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The impact of community management on public relations theory

Introduction

The rise of social media, facilitated by the widespread uptake of new technologies and social networking sites, is forcing a shift in the skill set, strategic and tactical approaches undertaken by those working in communications professions.  In this article I will draw a link between community managers as cultural intermediaries operating across social media and how this is impacting the established view of public relations best practice theory.

Evolving facilitation of cultural production

For centuries organisations and institutions have sought to engage with their different stakeholder groups in a meaningful way so as to secure their ongoing prosperity and survival. This has given rise to a suite of communications professions that seek to build a bridge of understanding and engagement between the organisation and the target audience, in this sense acting as intermediaries. Intermediaries can be described as “the individual responsible for the mediation of ideology through cultural production and consumption” (Hutchinson, 2014).

Over time there has been a shift away from unidirectional or transmission models of cultural production (Negus, 2002) towards Hall’s (1973) concept of encoding and decoding, where meaning is not fixed, but rather exists in a more fluid state, open for interpretation and reinterpretation by the consumer (Hinton & Hjorth, 2013), easily evidenced by fandom around Star Trek.

Star Trek 3

Symbolic production is central to the work of cultural intermediaries in providing this point of connection (Bourdieu, 1984) and often comprises of advertising imagery, promotional material and marketing techniques (Negus, 2002).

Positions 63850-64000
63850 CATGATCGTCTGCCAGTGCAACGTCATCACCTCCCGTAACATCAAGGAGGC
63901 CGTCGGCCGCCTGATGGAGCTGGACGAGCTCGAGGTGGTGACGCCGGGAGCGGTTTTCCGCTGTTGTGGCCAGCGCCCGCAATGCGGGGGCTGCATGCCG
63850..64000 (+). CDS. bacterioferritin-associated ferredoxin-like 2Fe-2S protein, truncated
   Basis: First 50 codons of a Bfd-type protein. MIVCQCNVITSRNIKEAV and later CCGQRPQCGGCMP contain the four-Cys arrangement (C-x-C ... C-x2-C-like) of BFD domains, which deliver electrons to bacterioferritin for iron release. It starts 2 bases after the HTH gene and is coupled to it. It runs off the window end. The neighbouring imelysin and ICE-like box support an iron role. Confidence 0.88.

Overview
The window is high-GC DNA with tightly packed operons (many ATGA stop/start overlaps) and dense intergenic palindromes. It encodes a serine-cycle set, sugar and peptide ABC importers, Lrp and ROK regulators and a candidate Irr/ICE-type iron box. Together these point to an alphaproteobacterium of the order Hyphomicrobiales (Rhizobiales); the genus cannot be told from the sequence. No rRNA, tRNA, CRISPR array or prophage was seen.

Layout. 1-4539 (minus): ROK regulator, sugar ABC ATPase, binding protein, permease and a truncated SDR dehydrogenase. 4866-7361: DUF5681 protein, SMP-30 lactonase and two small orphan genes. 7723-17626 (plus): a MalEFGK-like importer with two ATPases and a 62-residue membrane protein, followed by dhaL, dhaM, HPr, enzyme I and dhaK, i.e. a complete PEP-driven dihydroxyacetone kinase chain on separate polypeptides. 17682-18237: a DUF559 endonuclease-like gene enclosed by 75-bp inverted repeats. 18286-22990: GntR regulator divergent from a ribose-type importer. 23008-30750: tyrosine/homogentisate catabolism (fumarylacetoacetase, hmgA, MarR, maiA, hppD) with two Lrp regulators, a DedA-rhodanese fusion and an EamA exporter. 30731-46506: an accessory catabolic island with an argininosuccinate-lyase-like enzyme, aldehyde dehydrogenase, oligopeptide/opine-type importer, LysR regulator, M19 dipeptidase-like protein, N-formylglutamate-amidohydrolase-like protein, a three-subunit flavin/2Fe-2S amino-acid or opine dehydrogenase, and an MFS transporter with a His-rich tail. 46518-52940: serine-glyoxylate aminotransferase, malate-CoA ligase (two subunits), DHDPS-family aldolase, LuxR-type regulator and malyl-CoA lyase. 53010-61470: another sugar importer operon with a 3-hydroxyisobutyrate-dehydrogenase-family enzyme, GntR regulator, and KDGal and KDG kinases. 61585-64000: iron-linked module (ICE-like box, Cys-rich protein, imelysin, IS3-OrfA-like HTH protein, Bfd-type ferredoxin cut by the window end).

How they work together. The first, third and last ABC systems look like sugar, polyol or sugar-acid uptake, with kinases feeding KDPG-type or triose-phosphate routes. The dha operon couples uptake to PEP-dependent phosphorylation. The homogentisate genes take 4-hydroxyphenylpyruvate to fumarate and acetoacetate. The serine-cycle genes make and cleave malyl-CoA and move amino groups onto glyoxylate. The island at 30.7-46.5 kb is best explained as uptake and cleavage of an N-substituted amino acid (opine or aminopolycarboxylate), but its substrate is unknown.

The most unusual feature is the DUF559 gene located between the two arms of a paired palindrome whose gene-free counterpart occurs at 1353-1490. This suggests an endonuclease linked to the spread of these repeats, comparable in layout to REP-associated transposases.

People engaged in these professions range from gallery curators and television producers to public relations professionals and marketers, all of whom act as cultural intermediaries between creative artists or commercial enterprises and consumers. As outlined by Negus (2002), cultural intermediaries form a point of connection or articulation in the gap between production and consumption.

For example the development of a series of apps for the Natural History Museum in New York, which help visitors explore the museum and engage with displays aided by GPS technology:

Studies have shown that marketing and public relations cultural intermediaries can play a pivotal role in “connecting production to consumption in such a way that their practices can shape the product and, in some significant way, feed the practices of the public back into the design and marketing process as a form of social knowledge” (du Gay et. al. (1997) in Negus, 2002). However, Negus goes on to argue that this is not always the case and far more often there is neither enduring ‘articulation’ nor substantive dynamic linking production with consumption.

This was written at a time when the widespread use of the internet and WEB 2.0 were still relatively new. Since then, technological advancements, including the advent of the smartphone, have supported the global rise and mass adoption of social networking sites (SNSs). These changes have expanded the gambit of work undertaken by cultural intermediaries.

Social media has become an integral part of everyday life and influences how we reflect and engage with family, friends, colleagues and wider society (Hinton & Hjorth, 2013). What is so striking is that it places social interactions and cultural representation on display via platforms that are designed to invite further engagement. What may once have been private personal interactions or content sharing is now open.

In this way social media “provides new avenues for dissemination and engagement” (Hinton & Hjorth, 2013); and as Hutchinson (2013) points out, “the technological affordances and benefits of participatory cultures provide the rationale for organisations to engage in production activities with institutional online communities”. As a consequence, social media community managers can be considered cultural intermediaries, operating across a wide range of SNSs and networked publics.

A recent successfully employed example is Friskies cat food in the US, which launched a series of humorous ads that tap into what people find appealing about celebrity internet cats such as Lil Bub, Grumpy Cat and Colonel Meow. The first video in the series has been viewed over 21 million times: